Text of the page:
NATO announces dual-track decision to deploy long-range theater nuclear forces in Western Europe and offers to negotiate with the Soviets on nuclear weapons in Europe.
The Soviet Union responds to a coup in Afghanistan by invading and establishing a pro-Soviet government, becoming entangled in a decade-long civil war.
Russian dissident and Nobel laureate Andrei Sakharov protests the Soviet invasion of Afghanistan and is exiled to Gorki, a city closed to foreigners.
Carter Doctrine: the United States will respond with force if any country attempts to control the Persian Gulf and threaten U.S. interests there.
Communist Polish government legalizes the Solidarity trade union.
After campaigning on a pledge to restore U.S. military superiority, Ronald Reagan is elected president.
Reagan sworn in as president; Iran hostage crisis ends.
United States suspends aid to Nicaragua.
Polish government arrests Solidarity leaders and declares martial law.
Spain joins NATO.
Addressing the British Parliament, Reagan predicts that communism is headed for “ash-heap of history.”
Leonid Brezhnev dies and is succeeded by Yuri Andropov as head of USSR.
Reagan announces the Strategic Defense Initiative (SDI).
Soviets shoot down civilian Korean Air Lines Flight 007, flying from Anchorage to Seoul, purportedly in Soviet airspace, killing all 269 aboard, including a member of Congress.
U.S. forces overthrow the Marxist regime in Grenada and restore democracy.
Deployment of U.S. cruise and Pershing II missiles in Western Europe begins.
Reagan Doctrine: the United States will support anticommunist fighters in Afghanistan, Nicaragua, Angola, and Cambodia.
After the deaths of Yuri Andropov and Konstantin Chernenko, Mikhail Gorbachev becomes general secretary of the Communist Party and leader of the Soviet Union.
Reagan and Gorbachev meet for the first time at a summit in Geneva and agree to hold more summits.
Reagan and Gorbachev agree at Reykjavik to remove all intermediate nuclear missiles from Europe; after offering to share nuclear technology, Reagan refuses to give up SDI, which leads to end of the summit.
The Iran-Contra scandal breaks.
Speaking in Berlin before the Brandenburg Gate Reagan challenges Gorbachev to “tear down this wall!”
Gorbachev and Reagan sign the INF Treaty, eliminating an entire class of nuclear weapons for the first time.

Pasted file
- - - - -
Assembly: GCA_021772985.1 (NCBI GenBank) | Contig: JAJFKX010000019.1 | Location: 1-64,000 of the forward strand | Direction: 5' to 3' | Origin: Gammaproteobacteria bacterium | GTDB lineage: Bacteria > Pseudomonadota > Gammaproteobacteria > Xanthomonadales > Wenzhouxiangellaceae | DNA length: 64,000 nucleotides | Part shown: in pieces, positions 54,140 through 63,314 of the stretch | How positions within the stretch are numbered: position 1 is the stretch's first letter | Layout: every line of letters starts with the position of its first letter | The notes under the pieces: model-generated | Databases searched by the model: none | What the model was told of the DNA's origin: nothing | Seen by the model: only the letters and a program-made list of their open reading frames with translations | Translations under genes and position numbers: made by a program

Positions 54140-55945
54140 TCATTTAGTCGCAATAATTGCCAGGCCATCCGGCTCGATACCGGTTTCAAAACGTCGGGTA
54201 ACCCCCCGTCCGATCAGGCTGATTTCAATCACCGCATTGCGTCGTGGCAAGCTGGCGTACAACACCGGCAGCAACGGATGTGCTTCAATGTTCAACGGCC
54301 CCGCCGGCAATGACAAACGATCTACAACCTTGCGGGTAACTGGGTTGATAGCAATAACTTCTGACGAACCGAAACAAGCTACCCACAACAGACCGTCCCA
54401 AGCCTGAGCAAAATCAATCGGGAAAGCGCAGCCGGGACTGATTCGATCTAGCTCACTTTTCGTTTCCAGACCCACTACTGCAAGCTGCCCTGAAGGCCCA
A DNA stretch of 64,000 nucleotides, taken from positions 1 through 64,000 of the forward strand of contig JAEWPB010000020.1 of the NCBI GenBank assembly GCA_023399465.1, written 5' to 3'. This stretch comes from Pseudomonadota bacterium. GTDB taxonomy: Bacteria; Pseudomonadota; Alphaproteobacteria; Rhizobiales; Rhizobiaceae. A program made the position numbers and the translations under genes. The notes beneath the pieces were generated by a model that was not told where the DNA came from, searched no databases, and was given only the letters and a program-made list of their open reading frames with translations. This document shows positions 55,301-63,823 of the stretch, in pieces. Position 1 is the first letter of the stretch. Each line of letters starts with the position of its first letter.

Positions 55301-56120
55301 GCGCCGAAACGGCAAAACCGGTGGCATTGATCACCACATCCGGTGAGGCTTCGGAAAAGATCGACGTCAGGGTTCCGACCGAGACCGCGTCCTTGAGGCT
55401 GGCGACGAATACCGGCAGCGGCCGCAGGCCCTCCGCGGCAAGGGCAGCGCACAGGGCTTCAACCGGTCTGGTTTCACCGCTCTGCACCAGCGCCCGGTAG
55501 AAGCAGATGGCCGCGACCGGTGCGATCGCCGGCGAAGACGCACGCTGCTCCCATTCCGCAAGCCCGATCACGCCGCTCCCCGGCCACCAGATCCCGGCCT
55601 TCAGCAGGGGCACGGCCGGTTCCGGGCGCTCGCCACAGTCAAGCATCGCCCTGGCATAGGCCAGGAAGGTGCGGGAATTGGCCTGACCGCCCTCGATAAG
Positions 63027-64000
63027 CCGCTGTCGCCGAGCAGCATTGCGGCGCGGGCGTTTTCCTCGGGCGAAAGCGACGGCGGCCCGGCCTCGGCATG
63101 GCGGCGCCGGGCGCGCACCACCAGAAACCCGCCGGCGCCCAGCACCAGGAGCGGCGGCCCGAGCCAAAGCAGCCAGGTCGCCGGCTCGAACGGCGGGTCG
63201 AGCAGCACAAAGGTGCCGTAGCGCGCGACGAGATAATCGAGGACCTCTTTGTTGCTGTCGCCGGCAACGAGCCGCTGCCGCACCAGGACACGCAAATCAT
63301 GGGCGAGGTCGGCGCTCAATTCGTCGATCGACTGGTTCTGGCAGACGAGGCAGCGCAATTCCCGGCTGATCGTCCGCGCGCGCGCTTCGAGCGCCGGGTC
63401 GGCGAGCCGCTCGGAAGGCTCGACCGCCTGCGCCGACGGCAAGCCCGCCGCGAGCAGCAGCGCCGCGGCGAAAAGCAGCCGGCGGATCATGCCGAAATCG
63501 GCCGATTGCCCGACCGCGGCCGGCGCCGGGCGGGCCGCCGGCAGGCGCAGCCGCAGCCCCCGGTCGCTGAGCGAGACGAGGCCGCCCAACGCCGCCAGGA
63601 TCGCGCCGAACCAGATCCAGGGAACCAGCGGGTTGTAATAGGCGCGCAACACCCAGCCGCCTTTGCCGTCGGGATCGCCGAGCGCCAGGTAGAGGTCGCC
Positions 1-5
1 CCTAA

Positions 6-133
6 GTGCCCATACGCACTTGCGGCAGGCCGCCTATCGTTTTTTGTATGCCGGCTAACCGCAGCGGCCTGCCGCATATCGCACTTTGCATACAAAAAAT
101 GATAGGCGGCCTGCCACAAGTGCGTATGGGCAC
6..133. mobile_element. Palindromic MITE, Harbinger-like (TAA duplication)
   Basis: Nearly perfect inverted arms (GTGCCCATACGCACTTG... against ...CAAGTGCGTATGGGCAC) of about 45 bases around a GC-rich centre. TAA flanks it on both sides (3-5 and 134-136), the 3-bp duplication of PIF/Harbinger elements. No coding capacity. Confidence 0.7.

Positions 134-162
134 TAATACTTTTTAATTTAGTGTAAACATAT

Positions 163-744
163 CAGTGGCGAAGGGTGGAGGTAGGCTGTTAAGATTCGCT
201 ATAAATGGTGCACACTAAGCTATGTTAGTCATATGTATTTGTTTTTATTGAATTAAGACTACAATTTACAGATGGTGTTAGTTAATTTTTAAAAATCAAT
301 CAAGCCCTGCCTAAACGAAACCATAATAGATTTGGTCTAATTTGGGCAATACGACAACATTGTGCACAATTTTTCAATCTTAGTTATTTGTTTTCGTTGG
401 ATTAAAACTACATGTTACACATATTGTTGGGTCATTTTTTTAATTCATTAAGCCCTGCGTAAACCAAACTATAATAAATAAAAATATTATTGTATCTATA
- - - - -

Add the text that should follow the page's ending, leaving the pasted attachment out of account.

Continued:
Soviet Union announces its withdrawal from Afghanistan.
Speaking at Moscow State University, Reagan says that “it’s time” for a new world of friendship, peace, and freedom.
Gorbachev renounces the Brezhnev Doctrine, saying the USSR will no longer interfere militarily in Eastern Europe.
Soviet troops withdraw from Afghanistan.
Czech police put down demonstrators, arrest Václav Havel.
George H. W. Bush is sworn in as president.
Sandinista government agrees to free elections in Nicaragua.
In the first partially free elections in the Soviet Union, non-Communists are elected to the Congress of People’s Deputies.
Hungary begins to remove the fence separating it from Austria.
Tiananmen Square Massacre. After weeks of pro-democracy demonstrations, Chinese troops and tanks forcibly end demonstrations, killing hundreds and perhaps thousands of students.
JUNE 4 AND 18
In free Polish elections, Solidarity defeats the communists.
Imre Nagy, the leader of the 1956 Hungarian Revolution, is given a hero’s burial in Budapest.
Massive popular protests begin in Leipzig, East Germany.
Berlin Wall falls: travel restrictions are lifted, and many thousands of East Germans flood into West Germany.
Romanian dictator Nicolae Ceausescu is overthrown and executed.
Václav Havel becomes president of Czechoslovakia, leading its first non-communist government since 1948.
Lithuania declares independence from the Soviet Union. Estonia and Latvia soon follow.
Communist Party loses its monopoly of power in the Soviet Union.
Unification of Germany.
Conventional Armed Forces in Europe Treaty and the Charter of Paris for a New Europe are signed, bringing the Cold War closer to an end; the USSR, however, continues to exist.
Warsaw Pact disbands.
Hard-liners in the Politburo attempt a coup, placing Gorbachev under house arrest. Boris Yeltsin rallies the people against the Gang of Eight and the coup collapses.
Gorbachev resigns as president of Soviet Union after Russian president Yeltsin bans the Communist Party and assumes all the powers of the old regime. The USSR dissolves, and the Cold War officially ends.
Soviet Union is replaced by fifteen independent states led by Russia.
This article is part of our larger selection of posts about the Cold War. To learn more, click here for our comprehensive guide to the Cold War.
This Cold War timeline is an excerpt from Lee Edwards and Elizabeth Edwards Spalding’s book A Brief History of the Cold War. It is available to order now at Amazon and Barnes & Noble.